Protect Our Winters

Protect Our Winters

It’s hard to imagine a pursuit less political than fishing. Even though I have miraculously become a landed professional, my roots are as a dirtbag, inclined to sleep in the dirt over a hotel room, more environmentalist than capitalist. And yet the fishing friends I admire most cover the political spectrum, and include a Smith and Wesson rep; a luxury watch dealer; and a conservationist who thinks washing his hair is wrong. I don’t judge, I fish. 

In middle age, my understanding of both politics and fishing has evolved. I’ve lost my youthful radicalism, and instead have come to see human concerns—that we want to take care of our children, treat others as they would like to be treated—as fiercely bipartisan. I can’t imagine casting a fly from at least some common ground.

I came to realize that our sport’s obsessive-compulsive fascination with minutia: seasons and hatches, stone flies and nymphs, dry vs. wet, was not a disorder, but rather a deep, intimate, and personal connection to the natural world, an expression of biophilia—the human tendency to seek connections with nature.

It’s no wonder that fishers are increasingly concerned about a warming climate, and its interplay with waters and governance. In Montana, for example, “Hoot Owl” rules shut down rivers too hot to fish. Montanans hate government intrusion; but unchecked warming will only bring more. Encouragingly, big-scale fixes aren’t partisan and scary, they are oddly libertarian. One example: replacing the payroll tax with a tax on gasoline and electricity, which actually *reduces* government; you can choose a more efficient refrigerator, but you can’t elect to pay less income tax.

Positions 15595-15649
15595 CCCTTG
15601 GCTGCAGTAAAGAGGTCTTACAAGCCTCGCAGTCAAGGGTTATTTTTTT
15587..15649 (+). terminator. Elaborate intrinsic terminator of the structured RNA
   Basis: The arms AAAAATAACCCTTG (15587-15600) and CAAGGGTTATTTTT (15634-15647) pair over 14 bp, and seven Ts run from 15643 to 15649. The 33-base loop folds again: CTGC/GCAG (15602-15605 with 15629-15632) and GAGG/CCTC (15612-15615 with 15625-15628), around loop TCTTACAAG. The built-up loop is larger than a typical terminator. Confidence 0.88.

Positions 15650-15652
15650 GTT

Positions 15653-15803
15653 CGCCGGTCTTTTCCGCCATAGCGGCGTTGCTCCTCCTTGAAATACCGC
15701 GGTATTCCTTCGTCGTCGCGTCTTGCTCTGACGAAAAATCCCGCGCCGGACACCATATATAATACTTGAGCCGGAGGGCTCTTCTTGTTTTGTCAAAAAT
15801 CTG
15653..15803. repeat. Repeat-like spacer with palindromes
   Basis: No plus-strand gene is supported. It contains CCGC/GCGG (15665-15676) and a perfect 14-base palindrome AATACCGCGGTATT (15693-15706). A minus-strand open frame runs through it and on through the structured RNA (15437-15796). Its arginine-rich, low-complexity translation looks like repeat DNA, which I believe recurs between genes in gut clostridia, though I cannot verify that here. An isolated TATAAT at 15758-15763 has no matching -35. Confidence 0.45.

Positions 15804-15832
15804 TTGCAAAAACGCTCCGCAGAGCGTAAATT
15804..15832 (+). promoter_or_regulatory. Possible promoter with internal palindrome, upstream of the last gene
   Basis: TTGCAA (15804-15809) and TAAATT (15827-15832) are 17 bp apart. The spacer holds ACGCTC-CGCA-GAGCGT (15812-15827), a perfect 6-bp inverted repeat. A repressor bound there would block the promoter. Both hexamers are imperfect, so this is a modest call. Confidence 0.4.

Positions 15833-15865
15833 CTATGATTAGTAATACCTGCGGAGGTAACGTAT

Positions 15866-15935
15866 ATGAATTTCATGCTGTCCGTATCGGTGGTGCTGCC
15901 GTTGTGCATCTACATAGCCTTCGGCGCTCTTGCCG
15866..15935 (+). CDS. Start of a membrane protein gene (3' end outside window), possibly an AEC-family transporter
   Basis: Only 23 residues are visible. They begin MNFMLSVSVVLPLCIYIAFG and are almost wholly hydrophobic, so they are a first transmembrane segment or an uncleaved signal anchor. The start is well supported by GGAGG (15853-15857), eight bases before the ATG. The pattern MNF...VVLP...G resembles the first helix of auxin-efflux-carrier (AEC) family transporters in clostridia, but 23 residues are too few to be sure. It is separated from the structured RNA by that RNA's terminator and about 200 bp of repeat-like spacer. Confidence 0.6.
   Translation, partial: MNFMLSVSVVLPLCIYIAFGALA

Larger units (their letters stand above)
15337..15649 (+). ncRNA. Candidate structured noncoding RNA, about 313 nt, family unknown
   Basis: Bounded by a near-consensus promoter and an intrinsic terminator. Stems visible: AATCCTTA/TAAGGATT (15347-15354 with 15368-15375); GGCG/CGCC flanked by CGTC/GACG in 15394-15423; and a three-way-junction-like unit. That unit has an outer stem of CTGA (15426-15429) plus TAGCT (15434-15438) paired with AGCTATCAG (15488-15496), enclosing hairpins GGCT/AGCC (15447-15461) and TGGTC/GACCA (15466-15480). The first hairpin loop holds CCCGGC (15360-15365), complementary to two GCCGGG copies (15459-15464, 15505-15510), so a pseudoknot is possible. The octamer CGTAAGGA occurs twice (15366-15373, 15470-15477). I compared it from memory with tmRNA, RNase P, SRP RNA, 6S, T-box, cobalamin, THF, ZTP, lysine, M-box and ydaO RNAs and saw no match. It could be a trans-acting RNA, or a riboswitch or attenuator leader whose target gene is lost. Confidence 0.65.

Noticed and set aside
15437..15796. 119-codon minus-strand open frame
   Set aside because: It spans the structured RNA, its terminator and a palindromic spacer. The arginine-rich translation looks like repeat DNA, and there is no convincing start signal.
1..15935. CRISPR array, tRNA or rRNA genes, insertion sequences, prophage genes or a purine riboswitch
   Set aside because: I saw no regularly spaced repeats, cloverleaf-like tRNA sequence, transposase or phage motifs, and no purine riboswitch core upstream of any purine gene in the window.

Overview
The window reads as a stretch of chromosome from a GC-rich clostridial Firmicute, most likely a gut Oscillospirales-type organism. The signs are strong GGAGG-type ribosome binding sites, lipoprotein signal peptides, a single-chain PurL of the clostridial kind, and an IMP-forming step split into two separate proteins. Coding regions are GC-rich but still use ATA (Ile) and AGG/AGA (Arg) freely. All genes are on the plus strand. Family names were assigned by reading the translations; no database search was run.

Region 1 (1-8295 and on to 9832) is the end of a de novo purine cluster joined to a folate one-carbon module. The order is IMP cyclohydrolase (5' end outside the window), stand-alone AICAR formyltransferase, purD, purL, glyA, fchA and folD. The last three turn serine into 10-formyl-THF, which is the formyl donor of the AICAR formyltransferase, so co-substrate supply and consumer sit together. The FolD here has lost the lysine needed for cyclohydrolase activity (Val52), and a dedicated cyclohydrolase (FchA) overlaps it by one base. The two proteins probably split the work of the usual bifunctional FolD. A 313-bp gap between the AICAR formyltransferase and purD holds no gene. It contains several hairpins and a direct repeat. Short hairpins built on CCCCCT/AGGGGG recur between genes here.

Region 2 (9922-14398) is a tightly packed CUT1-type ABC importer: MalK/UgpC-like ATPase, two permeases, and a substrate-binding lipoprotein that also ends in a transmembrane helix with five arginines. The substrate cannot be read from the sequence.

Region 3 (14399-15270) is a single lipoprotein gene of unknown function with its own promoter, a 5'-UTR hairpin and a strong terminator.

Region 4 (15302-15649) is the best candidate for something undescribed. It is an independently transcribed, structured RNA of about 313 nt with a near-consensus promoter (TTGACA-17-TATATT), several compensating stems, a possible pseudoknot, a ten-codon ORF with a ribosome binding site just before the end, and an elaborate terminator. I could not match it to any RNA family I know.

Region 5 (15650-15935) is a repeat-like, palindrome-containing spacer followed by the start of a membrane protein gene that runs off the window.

Leaders in the fishing community are worried. Scientists say warming will cost us 75% of Brook Trout habitat in the West and 50% of Brown and Cut- throat, all in our childrens’ lifetimes. Fishermen and women need to care about this issue, and act accordingly. For themselves, yes. For the sport, sure. But also for their unfathomable friends, those river buddies who are so different, but whom we love nonetheless.

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